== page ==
How to Become a Workman's Compensation Provider

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Worker's Compensation is a form of disability insurance paid for by employers and which provides employees with monetary and medical benefits in the event of a disability resulting from a job-related injury or illness. Medical providers may wish to provide medical services to employees receiving worker's compensation benefits. If you are a medical provider wishing to become a Worker's Compensation provider, you should take certain steps.

  • Determine where you will provide medical services. Rules regarding Worker's Compensation providers vary from state to state. Although it is easiest to become approved as a Worker's Compensation provider in only one state, it is possible to become approved in multiple states. Determining the state in which you will provide coverage will tell you which state's application procedures and qualifications you must follow. For a listing of all 50 states' Worker's Compensation Agencies, visit IC.NC.gov (see Resources for link).

  • Review the state's qualifications to see if you qualify to be a provider. Each state has certain standards that a medical provider must meet in order to be classified as a Worker's Compensation provider. The Division of Worker's Compensation for each state provides the list of qualifications that must be met. For example, you may have to be certified first as a general health care provider or gain authorization or approval from a medical network.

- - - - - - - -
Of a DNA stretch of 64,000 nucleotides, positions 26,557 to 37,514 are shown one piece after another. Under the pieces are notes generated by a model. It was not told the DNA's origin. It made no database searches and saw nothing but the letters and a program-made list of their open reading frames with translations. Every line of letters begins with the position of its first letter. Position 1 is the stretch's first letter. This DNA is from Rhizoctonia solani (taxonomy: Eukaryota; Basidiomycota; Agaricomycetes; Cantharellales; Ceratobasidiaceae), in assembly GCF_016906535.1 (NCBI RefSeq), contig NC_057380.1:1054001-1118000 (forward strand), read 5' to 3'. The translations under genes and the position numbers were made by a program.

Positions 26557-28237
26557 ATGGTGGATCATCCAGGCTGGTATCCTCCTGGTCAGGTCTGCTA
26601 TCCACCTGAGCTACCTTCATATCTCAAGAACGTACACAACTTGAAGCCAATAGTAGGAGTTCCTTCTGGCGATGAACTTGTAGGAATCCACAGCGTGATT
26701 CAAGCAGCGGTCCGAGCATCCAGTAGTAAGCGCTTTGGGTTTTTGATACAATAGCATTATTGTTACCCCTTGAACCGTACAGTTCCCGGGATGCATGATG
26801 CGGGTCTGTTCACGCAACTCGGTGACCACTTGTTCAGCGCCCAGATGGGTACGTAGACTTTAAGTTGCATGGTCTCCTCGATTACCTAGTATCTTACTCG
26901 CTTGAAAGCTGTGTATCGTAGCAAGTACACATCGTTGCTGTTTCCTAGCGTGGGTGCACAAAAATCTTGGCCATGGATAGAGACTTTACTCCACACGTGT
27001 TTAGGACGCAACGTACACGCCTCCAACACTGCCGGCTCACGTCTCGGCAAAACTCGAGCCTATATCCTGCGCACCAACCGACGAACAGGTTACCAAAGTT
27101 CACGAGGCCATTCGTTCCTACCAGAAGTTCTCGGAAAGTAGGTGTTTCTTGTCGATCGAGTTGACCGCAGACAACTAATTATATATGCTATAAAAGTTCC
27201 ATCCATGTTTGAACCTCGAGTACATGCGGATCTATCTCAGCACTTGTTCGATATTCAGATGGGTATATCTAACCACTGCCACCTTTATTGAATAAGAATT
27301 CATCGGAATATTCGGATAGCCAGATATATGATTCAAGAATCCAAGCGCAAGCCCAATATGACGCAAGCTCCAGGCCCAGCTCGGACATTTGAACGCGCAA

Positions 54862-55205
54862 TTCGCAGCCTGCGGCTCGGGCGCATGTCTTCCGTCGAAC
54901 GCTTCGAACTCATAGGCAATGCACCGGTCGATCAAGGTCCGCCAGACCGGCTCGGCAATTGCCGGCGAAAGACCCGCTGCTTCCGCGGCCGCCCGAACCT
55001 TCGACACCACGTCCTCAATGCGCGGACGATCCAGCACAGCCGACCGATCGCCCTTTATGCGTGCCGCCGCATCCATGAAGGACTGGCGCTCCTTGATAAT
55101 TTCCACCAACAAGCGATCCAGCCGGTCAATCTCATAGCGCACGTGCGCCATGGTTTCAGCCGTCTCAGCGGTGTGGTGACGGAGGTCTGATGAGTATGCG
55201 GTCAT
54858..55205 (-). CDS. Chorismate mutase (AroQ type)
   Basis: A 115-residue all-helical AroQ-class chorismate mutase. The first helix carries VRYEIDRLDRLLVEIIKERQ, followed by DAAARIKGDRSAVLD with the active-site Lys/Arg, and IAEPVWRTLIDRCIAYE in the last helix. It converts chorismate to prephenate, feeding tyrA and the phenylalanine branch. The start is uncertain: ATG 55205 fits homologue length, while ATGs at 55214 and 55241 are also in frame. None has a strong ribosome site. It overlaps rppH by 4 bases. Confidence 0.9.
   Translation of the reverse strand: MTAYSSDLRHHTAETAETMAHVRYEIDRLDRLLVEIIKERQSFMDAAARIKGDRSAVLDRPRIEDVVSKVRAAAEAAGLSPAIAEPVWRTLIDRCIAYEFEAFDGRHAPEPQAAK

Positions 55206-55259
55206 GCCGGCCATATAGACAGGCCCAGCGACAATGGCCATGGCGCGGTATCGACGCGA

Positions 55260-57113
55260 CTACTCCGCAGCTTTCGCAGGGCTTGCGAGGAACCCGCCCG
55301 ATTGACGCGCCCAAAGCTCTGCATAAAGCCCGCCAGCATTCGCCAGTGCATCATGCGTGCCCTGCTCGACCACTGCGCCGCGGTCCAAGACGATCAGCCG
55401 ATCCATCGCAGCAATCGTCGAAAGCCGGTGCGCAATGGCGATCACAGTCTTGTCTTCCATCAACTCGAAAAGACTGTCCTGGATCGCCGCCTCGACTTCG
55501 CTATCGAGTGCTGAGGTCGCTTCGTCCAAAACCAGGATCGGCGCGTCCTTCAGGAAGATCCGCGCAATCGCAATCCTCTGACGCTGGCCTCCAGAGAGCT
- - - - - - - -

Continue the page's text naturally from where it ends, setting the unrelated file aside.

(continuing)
• Fill out an application to become a Worker's Compensation provider. Some states require that you submit an application to the state in order to become a Worker's Compensation provider. Other states require that an application be submitted to the network that you wish to join as a Worker's Compensation provider. The state's Division of Worker's Compensation will provide the necessary application and instructions for whom should receive the submitted application. Regardless of who receives the completed applications, the proper way to file an application is usually via postal mail. This is because of the vast amount of paperwork involved, which is not easily submitted online.

    Some states require a character or competence review in addition to the application. The state's Division of Worker's Compensation will tell you whether this step is required for your state.

  • Meet necessary requirements. There are standards of care for each state that must be obtained to be a Worker's Compensation provider. These standards vary from state to state, but may involve providing periodic reports, complying with certain billing or reporting requirements and disclosing information about claims. Your state's Division of Worker's Compensation and state legal code will set forth these requirements.

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